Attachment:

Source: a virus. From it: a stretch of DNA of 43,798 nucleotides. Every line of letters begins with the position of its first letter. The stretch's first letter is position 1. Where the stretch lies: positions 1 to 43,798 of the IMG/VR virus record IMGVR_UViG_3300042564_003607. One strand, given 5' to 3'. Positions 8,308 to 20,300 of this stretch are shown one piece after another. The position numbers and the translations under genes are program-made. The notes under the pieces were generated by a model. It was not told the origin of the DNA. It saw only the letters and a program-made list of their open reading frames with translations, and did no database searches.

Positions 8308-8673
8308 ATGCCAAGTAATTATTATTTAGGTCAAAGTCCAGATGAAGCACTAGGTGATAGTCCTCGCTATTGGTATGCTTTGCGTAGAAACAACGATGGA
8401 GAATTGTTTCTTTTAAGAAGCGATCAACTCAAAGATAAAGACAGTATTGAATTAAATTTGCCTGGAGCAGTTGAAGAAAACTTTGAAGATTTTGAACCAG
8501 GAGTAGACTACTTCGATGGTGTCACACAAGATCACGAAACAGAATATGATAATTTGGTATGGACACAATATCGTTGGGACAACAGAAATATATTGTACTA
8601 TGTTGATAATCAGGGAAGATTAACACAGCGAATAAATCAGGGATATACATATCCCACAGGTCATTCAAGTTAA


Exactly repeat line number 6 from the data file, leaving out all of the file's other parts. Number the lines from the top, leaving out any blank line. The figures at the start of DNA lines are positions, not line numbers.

8601 TGTTGATAATCAGGGAAGATTAACACAGCGAATAAATCAGGGATATACATATCCCACAGGTCATTCAAGTTAA